State v. KellyAnnotate this Case
90 S.E.2d 241 (1955)
243 N.C. 177
STATE v. James R. KELLY.
Supreme Court of North Carolina.
November 30, 1955.
*242 John S. Peacock and Edmundson & Edmundson, Goldsboro, for defendant, appellant.
William B. Rodman, Jr., Atty. Gen., and Claude L. Love, Asst. Atty. Gen., for the State.
The defendant offered no evidence. The only assignment of error, except formal ones, is to the failure of the court to sustain the motion for judgment of nonsuit.
Robert Robinson, 27 years old, was a soldier stationed at Fort Bragg. He had been married about 4 years to Brookie Overton. They lived at Mt. Olive in the home of her mother and minor brothers.
After Robert Robinson's murder the defendant Kelly told John B. Edwards, a member of the State Bureau of Investigation assisting the sheriff in the investigation of the killing, that he had had sexual intercourse with Brookie Overton before her marriage, and had continued such relationship with her since her marriage to Robinson, spending nights with her in hotels and motels in Wilson and Goldsboro.
Since Brookie Overton's marriage, Kelly, in spite of the protests of her mother, continued to come to her home, in the absence of her husband, to take her off with him. About a month before Robinson's death Kelly came to the home for Brookie Overton, and when her mother said he shouldn't be going with Brookie, and shouldn't come to her home, and her brother asked him to leave, he offered to fight her brother.
Joyce Hobbs, who pleaded guilty to the charge of murdering Robert Robinson, and the defendant Kelly, were associates in taking women out in cars, and the irresistible inference from the evidence is that their purpose was immorality. About a week before Robinson's murder Adolphus Wall saw Joyce Hobbs and Kelly at his taxi stand in Mt. Olive. Wall saw two guns in the automobile Kelly was driving. In response to his question why they had the guns, one of them, he could not remember which, replied: "We have got them to kill damned men with."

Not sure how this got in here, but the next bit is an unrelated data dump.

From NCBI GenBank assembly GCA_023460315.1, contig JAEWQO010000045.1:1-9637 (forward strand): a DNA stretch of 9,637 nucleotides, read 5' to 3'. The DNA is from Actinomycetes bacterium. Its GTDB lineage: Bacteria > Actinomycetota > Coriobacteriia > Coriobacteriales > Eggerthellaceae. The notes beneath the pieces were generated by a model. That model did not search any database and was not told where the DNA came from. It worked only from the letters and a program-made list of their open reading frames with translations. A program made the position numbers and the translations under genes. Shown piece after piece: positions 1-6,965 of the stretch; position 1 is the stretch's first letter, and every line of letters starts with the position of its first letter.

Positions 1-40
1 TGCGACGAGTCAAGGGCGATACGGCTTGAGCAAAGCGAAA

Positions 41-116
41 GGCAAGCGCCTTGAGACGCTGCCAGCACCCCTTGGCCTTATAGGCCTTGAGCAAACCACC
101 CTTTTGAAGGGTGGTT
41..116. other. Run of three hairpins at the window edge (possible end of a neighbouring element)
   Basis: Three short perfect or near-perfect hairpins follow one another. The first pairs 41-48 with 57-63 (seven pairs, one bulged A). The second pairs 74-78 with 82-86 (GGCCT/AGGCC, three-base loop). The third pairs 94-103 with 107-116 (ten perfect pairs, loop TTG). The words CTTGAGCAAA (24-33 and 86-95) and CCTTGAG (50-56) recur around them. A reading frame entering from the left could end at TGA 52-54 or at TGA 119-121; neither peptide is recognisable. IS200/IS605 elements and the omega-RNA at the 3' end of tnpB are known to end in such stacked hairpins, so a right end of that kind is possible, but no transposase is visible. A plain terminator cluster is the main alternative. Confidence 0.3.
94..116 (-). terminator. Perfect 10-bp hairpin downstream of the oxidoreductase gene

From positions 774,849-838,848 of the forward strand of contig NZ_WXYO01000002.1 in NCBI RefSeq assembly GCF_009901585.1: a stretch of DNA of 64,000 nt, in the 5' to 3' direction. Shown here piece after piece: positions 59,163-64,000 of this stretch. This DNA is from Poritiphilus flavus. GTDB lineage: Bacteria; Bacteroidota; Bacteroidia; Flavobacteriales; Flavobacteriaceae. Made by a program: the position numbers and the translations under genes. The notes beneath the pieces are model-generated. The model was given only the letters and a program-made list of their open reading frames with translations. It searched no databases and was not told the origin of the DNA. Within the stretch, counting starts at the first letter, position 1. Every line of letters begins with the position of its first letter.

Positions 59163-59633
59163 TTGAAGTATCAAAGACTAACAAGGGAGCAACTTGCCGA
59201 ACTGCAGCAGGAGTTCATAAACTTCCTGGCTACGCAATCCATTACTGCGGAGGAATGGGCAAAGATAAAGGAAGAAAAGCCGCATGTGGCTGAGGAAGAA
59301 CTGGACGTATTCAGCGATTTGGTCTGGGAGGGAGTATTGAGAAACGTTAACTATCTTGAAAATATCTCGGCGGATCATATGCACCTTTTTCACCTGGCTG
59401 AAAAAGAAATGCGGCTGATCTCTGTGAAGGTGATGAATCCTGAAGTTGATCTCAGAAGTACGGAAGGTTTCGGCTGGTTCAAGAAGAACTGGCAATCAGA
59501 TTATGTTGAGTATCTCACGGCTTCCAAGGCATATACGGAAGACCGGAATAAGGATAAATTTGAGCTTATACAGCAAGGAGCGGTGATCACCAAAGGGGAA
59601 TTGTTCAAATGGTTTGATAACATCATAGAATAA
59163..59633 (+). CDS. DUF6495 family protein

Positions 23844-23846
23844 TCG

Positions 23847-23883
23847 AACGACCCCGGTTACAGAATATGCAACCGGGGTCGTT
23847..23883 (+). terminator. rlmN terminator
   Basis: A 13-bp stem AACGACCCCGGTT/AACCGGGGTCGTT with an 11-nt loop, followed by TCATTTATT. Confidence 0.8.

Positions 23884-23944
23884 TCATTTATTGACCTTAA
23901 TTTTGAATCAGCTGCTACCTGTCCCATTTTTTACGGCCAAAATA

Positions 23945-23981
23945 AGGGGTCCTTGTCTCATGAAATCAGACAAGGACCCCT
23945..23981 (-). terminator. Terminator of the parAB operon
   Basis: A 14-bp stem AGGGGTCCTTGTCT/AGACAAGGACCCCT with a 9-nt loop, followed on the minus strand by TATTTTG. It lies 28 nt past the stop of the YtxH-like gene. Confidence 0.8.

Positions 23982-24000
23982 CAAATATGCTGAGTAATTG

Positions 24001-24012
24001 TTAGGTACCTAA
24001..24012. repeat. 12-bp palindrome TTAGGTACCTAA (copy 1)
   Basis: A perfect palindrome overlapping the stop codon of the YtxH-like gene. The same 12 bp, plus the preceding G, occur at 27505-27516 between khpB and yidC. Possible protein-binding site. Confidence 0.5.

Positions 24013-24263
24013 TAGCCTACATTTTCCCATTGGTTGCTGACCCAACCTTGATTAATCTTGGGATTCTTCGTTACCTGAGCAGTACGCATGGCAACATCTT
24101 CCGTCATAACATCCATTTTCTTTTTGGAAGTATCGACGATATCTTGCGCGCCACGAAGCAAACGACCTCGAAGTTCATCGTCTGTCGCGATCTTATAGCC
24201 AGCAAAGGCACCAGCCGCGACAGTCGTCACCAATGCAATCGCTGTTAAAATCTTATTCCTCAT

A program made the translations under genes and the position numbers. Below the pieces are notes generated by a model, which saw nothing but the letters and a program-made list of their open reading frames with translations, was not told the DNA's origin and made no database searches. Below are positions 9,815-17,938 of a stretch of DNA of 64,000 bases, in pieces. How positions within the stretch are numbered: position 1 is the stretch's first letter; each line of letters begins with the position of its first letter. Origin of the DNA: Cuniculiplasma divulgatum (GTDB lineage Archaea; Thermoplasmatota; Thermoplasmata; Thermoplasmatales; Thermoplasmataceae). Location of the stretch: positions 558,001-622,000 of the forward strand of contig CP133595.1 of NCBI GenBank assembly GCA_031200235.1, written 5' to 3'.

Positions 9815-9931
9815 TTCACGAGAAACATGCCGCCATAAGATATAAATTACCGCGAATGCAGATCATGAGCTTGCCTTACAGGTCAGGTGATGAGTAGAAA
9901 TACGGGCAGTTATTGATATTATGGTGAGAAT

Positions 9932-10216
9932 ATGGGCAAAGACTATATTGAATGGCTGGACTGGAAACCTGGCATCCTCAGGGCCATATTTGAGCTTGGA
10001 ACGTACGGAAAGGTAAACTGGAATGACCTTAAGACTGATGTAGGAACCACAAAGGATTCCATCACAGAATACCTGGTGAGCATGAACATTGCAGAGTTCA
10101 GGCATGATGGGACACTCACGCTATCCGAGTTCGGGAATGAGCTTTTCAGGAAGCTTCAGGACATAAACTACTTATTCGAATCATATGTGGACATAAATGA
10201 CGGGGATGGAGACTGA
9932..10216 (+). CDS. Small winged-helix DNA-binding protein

Elizabeth Rivenbark, a sister of Brookie Robinson, saw Kelly come to her mother's *243 house twice, and ask for Brookie Robinson. On one occasion she saw Kelly there shake his fist at Robinson. She testified: "Hobbs and Kelly had been toting guns around in the car for I had seen them there."
About a week before Robinson was killed, Florence Worrell heard Kelly say: "If he didn't stop following him, he was going to fix him to stop."
The night before Robinson's murder Joyce Hobbs, driving an automobile, passed a filling station where Robinson was, and said to Robinson: "Come on you S.O.B. we are going after Brookie." Kelly was not in the car. Robinson and his brother-inlaw got in a car, and followed. Down the road Hobbs stopped, reached in the back of the car, got out a gun, pointed it at Robinson, and said: "Come on mother, we are ready for you." Kelly told Edwards, the S.B.I. Agent, that this same night Hobbs carried him and Brookie Robinson out in the country from Mt. Olive behind a church, and that Hobbs returned and picked them up. Hobbs left them there to go to town to pick up a girl.
On the night of the murder, and just before it occurred, Hobbs, Kelly and Brookie Robinson came in an automobile to Mrs. Betty Wilson's yard. Brookie Robinson got out to stay a few minutes. Kelly said to Hobbs: "You better get up, if you are going to keep that date with that girl in town." They left in the car. After Robinson's murder Kelly returned, picked up Brookie Robinson, and carried her to Mt. Olive.
About 7:00 or 7:30 p. m. on 5 October 1954, Bobbie Overton, a 20-year old brother of Brookie Robinson, and William Starnes got in Robert Robinson's car. Robinson drove around a block in the Town of Mt. Olive three times, saw Joyce Hobbs' car, and started following it. Kelly was driving the Hobbs' car, and in it were Joyce Hobbs and Eunice and Hazel Rivenbark. Kelly drove across the railroad track, came down the other side of the street, circled the block twice, and parked in front of Glenn Martin's Drug Store. The girls got out, went in the drug store, came back, and got in the car. Kelly drove off, and Robinson followed. Kelly stopped at a filling station for gas, and Robinson stopped across the street. Kelly drove off on the Goldsboro road, Robinson following. About a quarter of a mile down the road Kelly turned off on a side road, went about 100 feet, and stopped. Robinson stopped his car 25 or 30 feet behind. Starnes testified the hard surfaced part of the road was blocked by the Hobbs car, when its door opened for Hobbs to get out. Bobbie Overton testified: "I do mean to insinuate that the road was blocked." The road had narrow shoulders. Joyce Hobbs with a shotgun jumped out of his car, and ran back to the Robinson car. Robinson was under the steering wheel. Hobbs stuck the shotgun in the window of Robinson's car, saying: "G.. d... it, you have been following me far enough." Robinson threw his arms up, and said: "Don't point that gun at me." The gun was pointed at Robinson's chest. Hobbs fired. The load of shot went into his left lung, his heart, and broke three ribs. Robinson died about five minutes after he was shot. Hobbs, after firing the gun, unbreached it, blew it out, and carried it back to his car.